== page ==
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Testing activity-based costing to large-scale combined heat and power plant using bioenergy


  • This article was published online on [29 April 2013]. Errors were subsequently identified in Table V. This notice is included in the online and print versions to indicate that both have been corrected [14 June 2013].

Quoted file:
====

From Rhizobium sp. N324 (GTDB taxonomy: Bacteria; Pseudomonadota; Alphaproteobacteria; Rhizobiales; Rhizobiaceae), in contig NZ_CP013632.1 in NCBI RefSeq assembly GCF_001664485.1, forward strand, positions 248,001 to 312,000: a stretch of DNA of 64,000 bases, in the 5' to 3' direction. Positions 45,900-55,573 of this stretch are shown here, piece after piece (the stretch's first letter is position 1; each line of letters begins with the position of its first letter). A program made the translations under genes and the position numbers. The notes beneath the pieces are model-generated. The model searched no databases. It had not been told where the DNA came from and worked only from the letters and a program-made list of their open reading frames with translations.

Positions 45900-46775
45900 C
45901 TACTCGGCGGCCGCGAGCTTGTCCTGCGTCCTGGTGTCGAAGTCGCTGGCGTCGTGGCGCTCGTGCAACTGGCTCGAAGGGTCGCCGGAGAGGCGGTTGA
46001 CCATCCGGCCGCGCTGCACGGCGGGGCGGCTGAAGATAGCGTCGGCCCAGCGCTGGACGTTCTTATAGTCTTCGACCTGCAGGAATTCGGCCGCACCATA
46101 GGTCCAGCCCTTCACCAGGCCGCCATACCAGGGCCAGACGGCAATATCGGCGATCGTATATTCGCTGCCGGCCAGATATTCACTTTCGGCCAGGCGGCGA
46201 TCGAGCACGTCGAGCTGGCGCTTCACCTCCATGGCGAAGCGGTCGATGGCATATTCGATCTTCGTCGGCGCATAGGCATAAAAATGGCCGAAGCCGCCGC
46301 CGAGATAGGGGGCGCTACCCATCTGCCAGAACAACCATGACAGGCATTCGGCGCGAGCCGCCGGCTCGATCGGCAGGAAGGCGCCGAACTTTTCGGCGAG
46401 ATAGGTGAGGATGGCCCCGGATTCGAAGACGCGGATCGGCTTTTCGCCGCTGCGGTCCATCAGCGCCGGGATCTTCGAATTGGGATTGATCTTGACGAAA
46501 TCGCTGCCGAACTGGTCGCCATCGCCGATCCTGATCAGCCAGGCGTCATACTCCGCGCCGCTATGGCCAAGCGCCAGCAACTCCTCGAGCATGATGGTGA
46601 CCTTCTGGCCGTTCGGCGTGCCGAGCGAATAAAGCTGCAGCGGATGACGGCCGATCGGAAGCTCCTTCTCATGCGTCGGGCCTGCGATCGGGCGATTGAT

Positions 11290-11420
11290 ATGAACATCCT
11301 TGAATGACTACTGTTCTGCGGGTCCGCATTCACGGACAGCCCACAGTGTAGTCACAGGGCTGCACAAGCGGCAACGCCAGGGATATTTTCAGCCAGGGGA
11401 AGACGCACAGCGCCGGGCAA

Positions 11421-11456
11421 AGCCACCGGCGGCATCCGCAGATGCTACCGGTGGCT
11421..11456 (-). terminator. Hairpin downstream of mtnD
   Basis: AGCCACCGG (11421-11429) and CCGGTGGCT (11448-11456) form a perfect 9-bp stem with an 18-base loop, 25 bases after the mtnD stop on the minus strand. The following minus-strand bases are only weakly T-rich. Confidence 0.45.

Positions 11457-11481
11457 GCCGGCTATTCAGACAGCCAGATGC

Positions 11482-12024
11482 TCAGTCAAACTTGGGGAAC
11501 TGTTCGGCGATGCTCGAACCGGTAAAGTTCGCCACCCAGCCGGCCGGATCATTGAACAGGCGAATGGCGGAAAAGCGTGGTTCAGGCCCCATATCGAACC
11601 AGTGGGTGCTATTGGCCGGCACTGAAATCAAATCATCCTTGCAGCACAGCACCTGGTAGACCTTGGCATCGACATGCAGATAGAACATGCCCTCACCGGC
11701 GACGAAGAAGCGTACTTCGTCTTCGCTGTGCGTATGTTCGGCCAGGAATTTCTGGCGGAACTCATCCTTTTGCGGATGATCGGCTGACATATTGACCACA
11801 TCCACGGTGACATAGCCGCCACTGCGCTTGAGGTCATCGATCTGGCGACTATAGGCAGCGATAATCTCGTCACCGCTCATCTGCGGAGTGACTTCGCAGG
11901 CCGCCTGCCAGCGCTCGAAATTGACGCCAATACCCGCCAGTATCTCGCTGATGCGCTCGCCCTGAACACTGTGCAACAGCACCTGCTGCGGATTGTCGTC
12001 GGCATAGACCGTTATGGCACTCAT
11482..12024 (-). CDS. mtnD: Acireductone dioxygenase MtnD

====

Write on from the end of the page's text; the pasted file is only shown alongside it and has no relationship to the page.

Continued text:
This paper deals with the energy production and economics of a large-scale biomass-based combined heat and power (CHP) plant. An activity-based costing model was developed for estimating the production costs of the heat and power of the bio-CHP. A 100 MW plant (58 MW heat, 29 MW electricity) was used as reference. The production process was divided into four stages: fuel handling, fluidized bed boiler, turbine plant, and flue gas cleaning. The boiler accounted for close to 50% of the production costs. The interest rates and the utilization rate of the CHP had a significant effect on the profitability. We found that below 4000–4500 h per year utilization, the electricity production turned unprofitable. However, the heat production remained profitable with high interest rate (10%) and a low utilization rate (4000 h). The profitability also depended on the type of biomass used. We found that, e.g. with moderate interest rates and high utilization rate of the plant, the bio-CHP plant could afford wood and Reed canary grass as fuel sources. Copyright © 2013 John Wiley & Sons, Ltd.